The month of July 1941 proved difficult for Pauling. His health, though steadily
improving, was not yet at its peak, his government work was demanding much of his
time and energy, and his responsibilities at Caltech were pushing him beyond his limits.
The creation of the OSRD and resultant restructuring of the NDRC only added to the
Pauling, however, quickly found that things were not as bad as they seemed. His wife,
Ava Helen, was carefully managing his diet and exercise, allowing him to maximize
his time in the laboratory while remaining relatively healthy. His administrative
work at Caltech was being overseen by the chemistry department staff and secretaries
and his war research enjoyed the full support of the institution's administrators.
Even better, the OSRD was handling things beautifully. With Vannevar Bush at the
helm, the OSRD was reviewing and renewing NDRC contracts through a process designed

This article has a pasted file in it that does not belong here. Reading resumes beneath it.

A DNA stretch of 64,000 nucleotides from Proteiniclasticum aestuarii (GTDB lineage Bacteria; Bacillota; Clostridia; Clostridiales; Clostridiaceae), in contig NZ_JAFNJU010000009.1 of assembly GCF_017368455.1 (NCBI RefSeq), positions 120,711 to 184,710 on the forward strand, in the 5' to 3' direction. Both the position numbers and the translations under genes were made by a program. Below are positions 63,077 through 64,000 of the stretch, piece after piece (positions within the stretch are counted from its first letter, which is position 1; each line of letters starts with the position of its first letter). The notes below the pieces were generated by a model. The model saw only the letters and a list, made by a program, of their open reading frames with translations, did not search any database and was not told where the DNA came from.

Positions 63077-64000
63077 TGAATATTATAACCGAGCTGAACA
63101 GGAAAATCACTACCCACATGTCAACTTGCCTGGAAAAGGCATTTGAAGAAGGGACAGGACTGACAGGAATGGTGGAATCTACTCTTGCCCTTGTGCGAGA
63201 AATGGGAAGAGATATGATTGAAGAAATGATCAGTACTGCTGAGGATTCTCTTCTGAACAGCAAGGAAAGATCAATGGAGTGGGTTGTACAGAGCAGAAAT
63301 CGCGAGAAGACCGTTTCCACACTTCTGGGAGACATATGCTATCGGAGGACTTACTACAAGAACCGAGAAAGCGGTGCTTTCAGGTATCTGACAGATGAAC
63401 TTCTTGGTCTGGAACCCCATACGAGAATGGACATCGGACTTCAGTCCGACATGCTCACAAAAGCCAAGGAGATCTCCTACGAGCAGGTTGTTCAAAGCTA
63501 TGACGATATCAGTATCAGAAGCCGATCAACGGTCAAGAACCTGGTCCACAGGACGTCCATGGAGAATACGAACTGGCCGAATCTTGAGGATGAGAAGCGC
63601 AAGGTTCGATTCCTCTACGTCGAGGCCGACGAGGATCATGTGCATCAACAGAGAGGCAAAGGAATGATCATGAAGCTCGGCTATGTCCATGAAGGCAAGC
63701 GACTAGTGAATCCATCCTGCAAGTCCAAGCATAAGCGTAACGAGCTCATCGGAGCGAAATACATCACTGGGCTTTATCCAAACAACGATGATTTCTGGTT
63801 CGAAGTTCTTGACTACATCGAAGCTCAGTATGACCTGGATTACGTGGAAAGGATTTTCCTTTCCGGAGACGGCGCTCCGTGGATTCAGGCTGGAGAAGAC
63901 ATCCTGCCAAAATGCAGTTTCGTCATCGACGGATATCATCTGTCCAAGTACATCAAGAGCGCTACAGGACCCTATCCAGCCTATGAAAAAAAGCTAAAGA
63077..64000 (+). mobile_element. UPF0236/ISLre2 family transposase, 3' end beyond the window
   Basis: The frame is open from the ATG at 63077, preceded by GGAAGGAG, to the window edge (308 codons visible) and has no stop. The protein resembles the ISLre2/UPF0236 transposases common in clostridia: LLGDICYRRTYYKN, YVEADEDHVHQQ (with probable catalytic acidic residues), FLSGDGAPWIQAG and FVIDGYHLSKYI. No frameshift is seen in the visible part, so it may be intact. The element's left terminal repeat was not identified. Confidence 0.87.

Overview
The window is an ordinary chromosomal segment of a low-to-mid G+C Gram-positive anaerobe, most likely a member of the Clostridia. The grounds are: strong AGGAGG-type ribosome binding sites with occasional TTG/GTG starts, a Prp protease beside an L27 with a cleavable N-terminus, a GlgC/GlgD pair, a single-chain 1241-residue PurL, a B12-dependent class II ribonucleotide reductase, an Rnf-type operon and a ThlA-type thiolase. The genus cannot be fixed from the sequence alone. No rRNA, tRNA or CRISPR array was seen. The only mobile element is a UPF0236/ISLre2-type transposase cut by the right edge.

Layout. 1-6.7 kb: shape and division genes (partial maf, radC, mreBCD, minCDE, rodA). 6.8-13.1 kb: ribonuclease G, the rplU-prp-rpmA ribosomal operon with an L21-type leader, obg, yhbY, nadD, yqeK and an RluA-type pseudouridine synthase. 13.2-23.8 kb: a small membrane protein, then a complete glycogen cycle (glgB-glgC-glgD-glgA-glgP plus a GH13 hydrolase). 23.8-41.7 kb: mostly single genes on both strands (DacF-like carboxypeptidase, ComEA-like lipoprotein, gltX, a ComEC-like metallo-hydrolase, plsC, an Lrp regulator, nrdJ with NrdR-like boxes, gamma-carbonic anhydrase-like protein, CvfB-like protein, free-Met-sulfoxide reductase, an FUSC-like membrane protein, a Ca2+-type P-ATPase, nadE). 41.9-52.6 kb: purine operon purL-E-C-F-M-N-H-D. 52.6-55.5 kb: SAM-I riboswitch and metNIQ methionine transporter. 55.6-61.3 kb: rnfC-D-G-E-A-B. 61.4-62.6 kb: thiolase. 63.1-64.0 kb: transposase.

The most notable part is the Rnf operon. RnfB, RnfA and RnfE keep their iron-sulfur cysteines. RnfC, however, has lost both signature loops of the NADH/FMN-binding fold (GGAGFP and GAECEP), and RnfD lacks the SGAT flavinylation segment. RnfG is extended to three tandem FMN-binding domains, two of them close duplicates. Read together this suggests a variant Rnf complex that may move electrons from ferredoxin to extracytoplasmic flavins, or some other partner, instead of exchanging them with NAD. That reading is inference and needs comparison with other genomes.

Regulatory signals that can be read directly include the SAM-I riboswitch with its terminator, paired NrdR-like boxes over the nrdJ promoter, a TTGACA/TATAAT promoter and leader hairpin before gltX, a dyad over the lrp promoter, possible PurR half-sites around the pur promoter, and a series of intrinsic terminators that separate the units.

to prevent disruption of research. This process was, in large part, facilitated by
a few capable administrators. Irvin Stewart, secretary to the NDRC and one of Bush's pre-war companions, was one such official.
He provided invaluable aid to researchers like Pauling throughout the war, keeping
his charges funded, supplied, and debriefed. With his help, Pauling's oxygen meter
contracts were renewed by mid-August and the operation continued undisturbed.
Over the next seven months Pauling's group worked virtually without contact from the
OSRD or NDRC and focused on producing oxygen meters as rapidly as possible. In addition
to the original model which had been distributed to labs around the country, Pauling's
team also devised a unit with a special damping apparatus to be used on submarines.
By early spring 1942, orders for the new model had begun pouring in from military
outfits and scientists. With more than fifty requests by April, Pauling and his associates
quickly realized that their small laboratory workshop couldn't keep up with the volume.
Daunted, Pauling turned to another Caltech staff member, Dr. Arnold O. Beckman. In the 1930s, Dr. Beckman had garnered acclaim for the invention and production
of a pH meter and a spectrophotometer, leading him to open an instrument manufacturing
company. His skills were just what Pauling needed.